I’m not one for going negative, however, in a year that has disappointed on so many levels, it seems fitting to re-evaluate the world around us and identify what we’d like to see changed going into the new year.
Sneaker and streetwear culture are, at their core, subjective. You might like a shoe that your friends think is trash, and they might like a particular style that you just don’t understand. With other things, though, there are pretty clearly defined lines as to what constitutes “good” and “bad.”
Therefore, I’ve rounded up aspects of sneaker culture that I believe were disappointing in 2020. Some you may agree with, others you may not. Either way, I think we’re all on the same page in that we’re tentatively excited for what 2021 has in store for us.
I think I speak for every sneakerhead in the world when I say that I cannot wait for some semblance of normality to return to my life. How Covid-19 changed the way we live and how that’s affected sneakerheads has been covered at large over the past 10 months. For me, it’s not so much the fact that I have fewer opportunities to “flex” my sneakers. I just miss the in-store releases, the launch parties, and sneaker conventions where I could socialize with other sneakerheads.
When you strip away the layers of flex, hype, clout, and drip, sneakerheads are nerds that are completely obsessed with inanimate objects. At the end of the day, what we enjoy most is nerding out with other like-minded individuals, both online and in person. Unfortunately, the latter has been missing for a good chunk of this year.
I want to get back to meeting new people that are as into Nike Shox as I am, or talk to kids about last week’s release and who copped and who didn’t while lining up for an in-store raffle, or walk into one of my favorite sneaker stores after I’ve won that elusive raffle and literally pick up my latest pick up.
I truly believe that the future of sneaker culture is localized drops. Some might see that as a step backward and argue that the current system of online drops and global raffles benefits all sneakerheads equally, regardless of if you live in a big city or not.
I’m not suggesting that New York, Paris, London, and Tokyo get all of the cool sneaker releases. I’m saying that localized and geographically-locked releases could help make certain drops more special.
In addition to making the hunt for sneakers exciting again, this strategy would benefit brands, too, as it allows them to speak to specific demographics and finetune their storytelling. A project inspired by a cult club in Berlin might not do huge numbers worldwide, but it’ll definitely fly off shelves in Germany’s capital while feeling that much more special to the city’s sneakerheads.
Some sneakerheads despise resellers. I’m not one of them; I understand that resell and hype is part and parcel of the game and each have their benefits. But where I draw the line is when hype and the potential to make crazy amounts of money are the primary reasons for a sneaker being popular.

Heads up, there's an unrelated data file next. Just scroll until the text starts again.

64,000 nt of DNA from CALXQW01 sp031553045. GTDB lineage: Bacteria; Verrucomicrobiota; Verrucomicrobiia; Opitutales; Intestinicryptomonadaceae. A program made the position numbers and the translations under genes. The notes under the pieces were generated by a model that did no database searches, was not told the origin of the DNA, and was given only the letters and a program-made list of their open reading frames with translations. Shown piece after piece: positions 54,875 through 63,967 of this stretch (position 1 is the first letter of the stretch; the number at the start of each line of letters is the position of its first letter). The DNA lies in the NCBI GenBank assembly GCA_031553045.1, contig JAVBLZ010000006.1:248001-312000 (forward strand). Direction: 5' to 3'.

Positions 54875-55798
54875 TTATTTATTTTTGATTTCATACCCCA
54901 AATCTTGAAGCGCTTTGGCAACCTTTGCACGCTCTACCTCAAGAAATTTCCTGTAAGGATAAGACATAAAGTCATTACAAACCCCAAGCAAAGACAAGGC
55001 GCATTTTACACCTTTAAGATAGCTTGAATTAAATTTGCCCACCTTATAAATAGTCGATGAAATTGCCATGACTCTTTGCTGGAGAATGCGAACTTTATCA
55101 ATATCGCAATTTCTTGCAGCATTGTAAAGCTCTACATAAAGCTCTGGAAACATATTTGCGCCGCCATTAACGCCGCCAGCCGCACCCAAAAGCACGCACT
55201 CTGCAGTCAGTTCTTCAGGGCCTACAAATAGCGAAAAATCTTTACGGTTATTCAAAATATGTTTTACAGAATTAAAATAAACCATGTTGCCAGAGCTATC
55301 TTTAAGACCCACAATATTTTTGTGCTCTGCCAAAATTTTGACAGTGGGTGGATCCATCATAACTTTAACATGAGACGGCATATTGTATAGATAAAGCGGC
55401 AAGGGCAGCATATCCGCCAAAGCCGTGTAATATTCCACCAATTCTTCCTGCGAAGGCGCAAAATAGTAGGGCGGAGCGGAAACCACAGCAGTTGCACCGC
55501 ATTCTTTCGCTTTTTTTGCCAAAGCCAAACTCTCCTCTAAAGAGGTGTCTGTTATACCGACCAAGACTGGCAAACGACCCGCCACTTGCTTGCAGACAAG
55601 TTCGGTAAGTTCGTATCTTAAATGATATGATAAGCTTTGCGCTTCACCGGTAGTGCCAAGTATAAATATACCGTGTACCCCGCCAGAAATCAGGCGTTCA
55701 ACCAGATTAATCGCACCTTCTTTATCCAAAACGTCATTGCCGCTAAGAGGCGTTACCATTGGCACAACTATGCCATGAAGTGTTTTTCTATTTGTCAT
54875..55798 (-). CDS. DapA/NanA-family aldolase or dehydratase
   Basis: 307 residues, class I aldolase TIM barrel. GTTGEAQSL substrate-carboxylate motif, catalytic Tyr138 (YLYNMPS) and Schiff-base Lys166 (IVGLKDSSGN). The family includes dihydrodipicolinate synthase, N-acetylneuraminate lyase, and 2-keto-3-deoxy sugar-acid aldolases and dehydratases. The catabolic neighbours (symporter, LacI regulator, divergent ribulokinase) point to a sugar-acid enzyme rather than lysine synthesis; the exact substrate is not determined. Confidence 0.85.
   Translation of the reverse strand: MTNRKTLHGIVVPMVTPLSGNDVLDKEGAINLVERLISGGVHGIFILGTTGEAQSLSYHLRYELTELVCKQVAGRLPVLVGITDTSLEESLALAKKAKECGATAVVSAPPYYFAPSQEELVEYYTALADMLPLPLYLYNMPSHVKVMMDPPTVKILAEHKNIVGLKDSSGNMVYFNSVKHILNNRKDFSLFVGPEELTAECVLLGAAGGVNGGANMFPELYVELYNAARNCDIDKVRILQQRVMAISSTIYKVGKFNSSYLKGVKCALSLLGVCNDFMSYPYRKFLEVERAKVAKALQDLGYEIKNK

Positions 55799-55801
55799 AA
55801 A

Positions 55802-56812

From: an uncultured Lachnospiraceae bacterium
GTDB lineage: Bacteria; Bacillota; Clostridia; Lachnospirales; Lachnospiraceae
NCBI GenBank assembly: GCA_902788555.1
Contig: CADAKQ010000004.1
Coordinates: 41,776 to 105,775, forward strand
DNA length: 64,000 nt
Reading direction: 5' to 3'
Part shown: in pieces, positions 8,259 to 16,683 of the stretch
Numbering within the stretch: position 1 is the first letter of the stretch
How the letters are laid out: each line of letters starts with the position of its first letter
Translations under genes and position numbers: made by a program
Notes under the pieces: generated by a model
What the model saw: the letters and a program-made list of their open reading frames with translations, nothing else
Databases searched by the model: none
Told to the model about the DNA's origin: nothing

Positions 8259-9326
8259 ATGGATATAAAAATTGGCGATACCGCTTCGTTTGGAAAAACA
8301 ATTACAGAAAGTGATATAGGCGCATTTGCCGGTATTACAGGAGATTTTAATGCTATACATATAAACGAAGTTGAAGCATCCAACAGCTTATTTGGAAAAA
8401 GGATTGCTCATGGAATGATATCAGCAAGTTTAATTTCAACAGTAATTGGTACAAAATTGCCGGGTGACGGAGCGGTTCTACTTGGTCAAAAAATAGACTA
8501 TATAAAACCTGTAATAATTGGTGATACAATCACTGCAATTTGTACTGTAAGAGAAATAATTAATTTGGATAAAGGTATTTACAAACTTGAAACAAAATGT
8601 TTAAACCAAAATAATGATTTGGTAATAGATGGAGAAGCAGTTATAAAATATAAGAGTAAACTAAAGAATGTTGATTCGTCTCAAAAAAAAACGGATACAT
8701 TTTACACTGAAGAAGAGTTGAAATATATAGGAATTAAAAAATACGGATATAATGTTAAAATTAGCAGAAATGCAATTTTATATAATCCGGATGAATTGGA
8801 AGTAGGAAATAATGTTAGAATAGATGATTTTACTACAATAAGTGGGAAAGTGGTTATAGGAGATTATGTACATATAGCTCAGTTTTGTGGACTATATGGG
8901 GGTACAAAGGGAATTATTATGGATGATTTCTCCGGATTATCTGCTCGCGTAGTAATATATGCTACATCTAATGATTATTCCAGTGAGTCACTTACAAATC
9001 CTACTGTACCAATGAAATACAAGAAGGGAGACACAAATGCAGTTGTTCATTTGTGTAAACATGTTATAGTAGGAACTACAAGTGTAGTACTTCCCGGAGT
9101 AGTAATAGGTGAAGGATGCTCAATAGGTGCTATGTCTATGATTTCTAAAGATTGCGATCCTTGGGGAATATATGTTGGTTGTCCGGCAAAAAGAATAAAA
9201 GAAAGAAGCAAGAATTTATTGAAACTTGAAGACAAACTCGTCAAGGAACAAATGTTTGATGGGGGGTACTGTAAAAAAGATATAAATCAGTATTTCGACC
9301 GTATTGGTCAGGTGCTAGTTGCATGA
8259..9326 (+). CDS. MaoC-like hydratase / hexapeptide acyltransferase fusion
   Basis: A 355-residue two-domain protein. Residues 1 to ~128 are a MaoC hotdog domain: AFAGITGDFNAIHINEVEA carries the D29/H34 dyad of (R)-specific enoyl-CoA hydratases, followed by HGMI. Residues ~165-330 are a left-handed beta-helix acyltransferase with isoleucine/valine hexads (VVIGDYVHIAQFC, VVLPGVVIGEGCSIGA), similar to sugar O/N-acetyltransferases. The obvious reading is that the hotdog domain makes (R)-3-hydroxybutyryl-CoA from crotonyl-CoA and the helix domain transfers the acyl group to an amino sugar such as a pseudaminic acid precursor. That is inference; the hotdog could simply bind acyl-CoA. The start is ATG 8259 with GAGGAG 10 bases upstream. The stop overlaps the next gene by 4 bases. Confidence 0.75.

Resell is only a problem when it’s the only thing that matters, and in 2020, I got the feeling that that was the case whenever a new Nike Dunk was dropping. In normal doses, hype and resell value drive trends and bring new consumers to an existing product. When hype takes over, you’re left with people buying sneakers for the wrong reasons. There’s no way to stamp it out completely but when it comes to the Nike Dunk, I think it’s gone too far.
Hype and resell also affect brands’ decision making, who will look to capitalize by pushing out more releases. The market can easily get oversaturated, and just as quickly as the hype arrived, it leaves. Look at the adidas NMD a few years ago, or New Balance 327 in 2020.
This year, Nike dropped a women’s-exclusive Dunk Disrupt, which watered down an iconic model to speak to the female demographic. It was a huge miss. It likely came from a desire to capitalize on the Dunk hype and speak to a female audience that is so often misunderstood in sneaker culture.
I don’t want hype to go away in 2021, nor do I want big resell come ups to disappear. But what I don’t want is for hype to be the sole driver for many decisions — both on the consumer and on the brand side.
There is too much product in the world for any brand to truly be sustainable. Sneakerheads don’t need one more pair and brands don’t really need to release another sneaker. Alas, that is the system we are currently a part of. Change is happening and should be lauded — such as Nike’s Space Hippie project or adidas’ forays into more environmentally-conscious technologies— but it’s happening too slowly.
There’s really not much more to say than that everyone — and that includes media like us — holds themselves and others in the industry accountable, and that real strides are made towards a more environmentally-conscious future. The first step, in my opinion, would be more considered releases and less overall. I don’t need 1500 variations of a Stan Smith or Air Max 90, regardless of how much “recycled material” is used in the production. We’d all be better off if each colorway, each collaboration, was carefully considered first, and only then released.
2020 was the year when so much didn’t happen — sometimes it was disappointing, sometimes it came as a relief. From sporting events to sex parties, Highsnobiety’s latest collection “This Never Happened” is built around the events — big and small — that didn’t happen this year. Dropping December 28 exclusively at our online store.